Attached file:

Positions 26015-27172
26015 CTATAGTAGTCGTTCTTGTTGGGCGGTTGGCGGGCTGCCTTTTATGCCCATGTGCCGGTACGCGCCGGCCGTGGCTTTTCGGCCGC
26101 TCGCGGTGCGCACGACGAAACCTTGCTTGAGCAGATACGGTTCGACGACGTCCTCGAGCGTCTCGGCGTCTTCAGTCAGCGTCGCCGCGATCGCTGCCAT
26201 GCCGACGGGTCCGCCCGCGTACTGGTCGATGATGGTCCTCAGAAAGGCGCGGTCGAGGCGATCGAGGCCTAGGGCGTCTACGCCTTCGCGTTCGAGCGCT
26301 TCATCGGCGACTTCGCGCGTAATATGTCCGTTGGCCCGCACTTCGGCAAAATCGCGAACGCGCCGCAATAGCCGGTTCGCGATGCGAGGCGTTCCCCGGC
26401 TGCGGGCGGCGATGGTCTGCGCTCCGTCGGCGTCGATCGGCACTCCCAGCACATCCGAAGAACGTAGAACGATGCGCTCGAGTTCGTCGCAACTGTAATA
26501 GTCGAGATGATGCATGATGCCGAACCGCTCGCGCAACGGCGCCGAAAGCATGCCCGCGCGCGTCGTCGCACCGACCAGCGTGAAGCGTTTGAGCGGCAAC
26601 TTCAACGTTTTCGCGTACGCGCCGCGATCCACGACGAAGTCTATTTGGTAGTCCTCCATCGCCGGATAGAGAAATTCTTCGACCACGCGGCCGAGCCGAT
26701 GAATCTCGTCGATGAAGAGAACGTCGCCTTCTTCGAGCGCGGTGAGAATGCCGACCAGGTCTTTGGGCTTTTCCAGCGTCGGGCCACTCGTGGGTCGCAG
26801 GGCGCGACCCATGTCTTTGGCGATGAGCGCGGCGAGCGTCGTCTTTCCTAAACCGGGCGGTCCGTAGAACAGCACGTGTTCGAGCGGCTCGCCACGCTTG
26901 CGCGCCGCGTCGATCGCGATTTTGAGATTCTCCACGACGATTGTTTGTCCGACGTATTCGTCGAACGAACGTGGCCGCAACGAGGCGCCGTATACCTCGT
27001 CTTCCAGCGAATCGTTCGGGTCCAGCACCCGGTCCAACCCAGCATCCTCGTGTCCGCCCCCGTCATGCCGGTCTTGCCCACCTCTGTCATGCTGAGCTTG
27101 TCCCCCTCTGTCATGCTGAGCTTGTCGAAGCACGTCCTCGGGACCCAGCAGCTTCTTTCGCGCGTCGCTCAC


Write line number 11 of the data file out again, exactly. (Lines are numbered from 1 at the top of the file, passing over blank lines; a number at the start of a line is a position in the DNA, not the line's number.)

26901 CGCGCCGCGTCGATCGCGATTTTGAGATTCTCCACGACGATTGTTTGTCCGACGTATTCGTCGAACGAACGTGGCCGCAACGAGGCGCCGTATACCTCGT